LCL 452: 194-195
ΠΡΟΣ ΘΕΟΔΟΣΙΟΝ ΤΟΝ ΒΑΣΙΛΕΑ ΚΑΤΑ ΤΙΣΑΜΕΝΟΥ
R ii. 2391. Ἔδει μὲν οὕτως ἅπαντας ἀγαθοὺς εἶναι τοὺςF iii. ἐπὶ τὰς τῶν ἐθνῶν ἀρχὰς ἐκπεμπομένους, ὦ βασιλεῦ,165 ὥστ᾿ ἐμοὶ νῦν ἐξεῖναι λέγειν τι περὶ Τισαμενοῦ βέλτιον, καὶ γὰρ οὐδὲ κακῶς λέγειν ἥδιόν ἐστί μοι μᾶλλον ἢ τοὐναντίον· ἐπεὶ δέ εἰσί τινες οἳ τοῦ χείρονος παρέχουσιν ἀφορμάς, ὧν εἷς οὗτος Τισαμενός, ἀναγκαῖον ἡγησάμην ποιῆσαί σοι φανερὸν ὅτι παραδέδονται πολλαὶ πόλεις ἀνθρώπῳ πλεῖστον R ii. 240ἀπέχοντι | τοῦ δύνασθαι δι᾿ ἀρχῆς εὖ ποιεῖν πόλεις. ἐρῶ δὲ | πρὸς σὲ περὶ τούτων, οὐχ ὅπως λάβοιςF 166 τῶν πεπραγμένων δίκην ἀλλ᾿ ὅπως μὴ πλείω κακὰ δράσειεν ἐπὶ τῆς ἀρχῆς μένων.
2. ὁ μὲν οὖν, ἵν᾿ οὗτος ἄρξειεν ἡμῶν, πολλὰ μὲν εἰπών, πολλὰ δὲ ποιήσας, χαλεπός τε ἐπὶ τοῖς λεγομένοις ἔσται καὶ ζητήσει τὸν λελυπηκότα ποιῆσαι κακῶς οὔσης αὐτῷ δυνάμεως ὁπόσης ἐθέλει· ἐμοὶ δὲ ἴσως μὲν ὑπάρξει σωτηρία τε καὶ τὸ διαφυγεῖν παρὰ τῆς σῆς εὐνοίας τε καὶ βοηθείας, ὦ βασιλεῦ. εἰ δ᾿ οὖν
To the Emperor Theodosius, Against Tisamenus
1. Ideally, Sire, everyone sent out to the government of the provinces should be so good that I should be able to tell a better tale about Tisamenus. Indeed my preference is not so much to level abuse as the reverse. However, there are persons, of whom Tisamenus here is one, who occasion ill report, and so I have thought it necessary to demonstrate to you that many cities have been entrusted to a man who is very far from having the ability to benefit cities by his rule, but I shall tell you of these matters, not for you to punish him for what he has done, but to ensure that he may do no more harm by remaining in office.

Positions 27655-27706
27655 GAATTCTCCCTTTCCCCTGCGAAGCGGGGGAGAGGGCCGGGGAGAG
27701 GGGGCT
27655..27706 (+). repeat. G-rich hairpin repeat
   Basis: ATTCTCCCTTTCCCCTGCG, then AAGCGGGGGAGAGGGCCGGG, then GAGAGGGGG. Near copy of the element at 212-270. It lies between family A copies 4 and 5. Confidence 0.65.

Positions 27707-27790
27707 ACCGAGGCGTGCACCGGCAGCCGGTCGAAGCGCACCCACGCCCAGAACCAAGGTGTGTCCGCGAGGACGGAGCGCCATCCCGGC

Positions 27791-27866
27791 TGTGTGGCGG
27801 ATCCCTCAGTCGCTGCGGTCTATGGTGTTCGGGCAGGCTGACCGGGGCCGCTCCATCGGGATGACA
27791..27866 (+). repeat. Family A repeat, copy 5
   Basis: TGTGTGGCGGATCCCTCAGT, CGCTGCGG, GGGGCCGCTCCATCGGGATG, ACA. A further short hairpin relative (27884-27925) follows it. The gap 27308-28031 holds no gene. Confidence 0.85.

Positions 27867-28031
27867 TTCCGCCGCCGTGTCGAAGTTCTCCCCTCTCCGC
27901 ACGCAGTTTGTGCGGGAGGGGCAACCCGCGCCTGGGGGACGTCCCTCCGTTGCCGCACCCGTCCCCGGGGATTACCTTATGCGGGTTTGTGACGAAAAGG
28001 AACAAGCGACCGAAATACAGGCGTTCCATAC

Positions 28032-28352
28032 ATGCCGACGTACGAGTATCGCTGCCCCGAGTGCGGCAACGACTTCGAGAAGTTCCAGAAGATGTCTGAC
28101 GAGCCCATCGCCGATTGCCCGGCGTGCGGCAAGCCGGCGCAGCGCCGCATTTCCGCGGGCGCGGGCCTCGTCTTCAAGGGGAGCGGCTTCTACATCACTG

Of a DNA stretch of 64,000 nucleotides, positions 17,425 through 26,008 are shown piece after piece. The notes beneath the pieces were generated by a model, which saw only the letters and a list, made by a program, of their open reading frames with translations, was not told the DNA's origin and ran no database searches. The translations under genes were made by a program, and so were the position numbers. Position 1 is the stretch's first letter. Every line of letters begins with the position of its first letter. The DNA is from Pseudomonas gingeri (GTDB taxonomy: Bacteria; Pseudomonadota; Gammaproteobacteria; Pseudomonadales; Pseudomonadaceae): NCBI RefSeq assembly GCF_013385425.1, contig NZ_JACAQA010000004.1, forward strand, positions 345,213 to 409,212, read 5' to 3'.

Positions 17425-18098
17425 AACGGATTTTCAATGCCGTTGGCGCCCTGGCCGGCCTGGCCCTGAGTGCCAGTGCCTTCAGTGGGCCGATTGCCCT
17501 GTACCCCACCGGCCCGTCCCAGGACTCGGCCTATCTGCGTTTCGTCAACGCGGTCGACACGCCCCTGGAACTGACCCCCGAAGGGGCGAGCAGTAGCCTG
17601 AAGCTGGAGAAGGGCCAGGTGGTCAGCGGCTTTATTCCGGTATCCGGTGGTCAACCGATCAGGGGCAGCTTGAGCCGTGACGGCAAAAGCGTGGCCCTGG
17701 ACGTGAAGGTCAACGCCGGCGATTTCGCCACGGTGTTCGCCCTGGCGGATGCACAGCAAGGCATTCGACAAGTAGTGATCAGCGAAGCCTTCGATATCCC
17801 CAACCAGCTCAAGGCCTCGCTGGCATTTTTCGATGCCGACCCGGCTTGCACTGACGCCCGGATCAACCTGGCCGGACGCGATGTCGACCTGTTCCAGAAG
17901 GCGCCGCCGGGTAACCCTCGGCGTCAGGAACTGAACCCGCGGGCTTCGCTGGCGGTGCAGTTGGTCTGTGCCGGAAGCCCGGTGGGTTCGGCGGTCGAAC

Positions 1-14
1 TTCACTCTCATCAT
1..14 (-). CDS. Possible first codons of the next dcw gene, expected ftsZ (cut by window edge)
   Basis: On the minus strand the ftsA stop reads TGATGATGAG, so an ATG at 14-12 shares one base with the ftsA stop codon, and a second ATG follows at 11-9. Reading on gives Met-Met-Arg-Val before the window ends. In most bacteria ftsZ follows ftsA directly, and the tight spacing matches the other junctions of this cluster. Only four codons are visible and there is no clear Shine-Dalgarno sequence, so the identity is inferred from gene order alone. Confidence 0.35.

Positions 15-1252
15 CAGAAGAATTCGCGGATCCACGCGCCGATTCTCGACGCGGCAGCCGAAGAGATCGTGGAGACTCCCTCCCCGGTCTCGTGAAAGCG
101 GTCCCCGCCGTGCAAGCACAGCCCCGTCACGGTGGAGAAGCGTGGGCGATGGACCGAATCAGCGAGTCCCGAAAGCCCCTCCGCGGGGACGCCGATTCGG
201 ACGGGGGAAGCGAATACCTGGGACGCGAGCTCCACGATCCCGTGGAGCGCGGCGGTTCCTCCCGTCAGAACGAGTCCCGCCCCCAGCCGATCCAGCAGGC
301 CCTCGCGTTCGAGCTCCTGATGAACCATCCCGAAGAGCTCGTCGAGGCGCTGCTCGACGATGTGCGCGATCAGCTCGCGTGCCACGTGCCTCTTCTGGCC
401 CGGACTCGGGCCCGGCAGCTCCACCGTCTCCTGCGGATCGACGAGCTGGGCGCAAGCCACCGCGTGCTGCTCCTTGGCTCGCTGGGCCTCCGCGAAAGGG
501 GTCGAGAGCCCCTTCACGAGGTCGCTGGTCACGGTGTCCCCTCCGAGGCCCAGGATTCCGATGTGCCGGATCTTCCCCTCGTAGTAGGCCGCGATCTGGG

2. Now, the person,a whose many words and actions have secured him as our governor, will be annoyed at my remarks and will seek to do harm to the one who has provoked him, for his influence is all that he could wish it to be. My means of escape and my salvation will perhaps come from your good will and support, Sire. But, anyway, if justice should
- aPack (p. 96) suggests that this patron may have been Cynegius, ppO. Certainly Libanius moves gingerly here and makes no request for the punishment of Tisamenus, who is also exculpated from any charge of bribery (§ 38). But (§ 27) while both Cynegius and Deinias, the Comes, were absent in Egypt in a.d. 386, Tisamenus’ supporters at court got an imperial order passed countermanding the instructions of these two. This order could not be enforced, presumably owing to the persistence of their opposition, and the identity of this patron must therefore remain uncertain.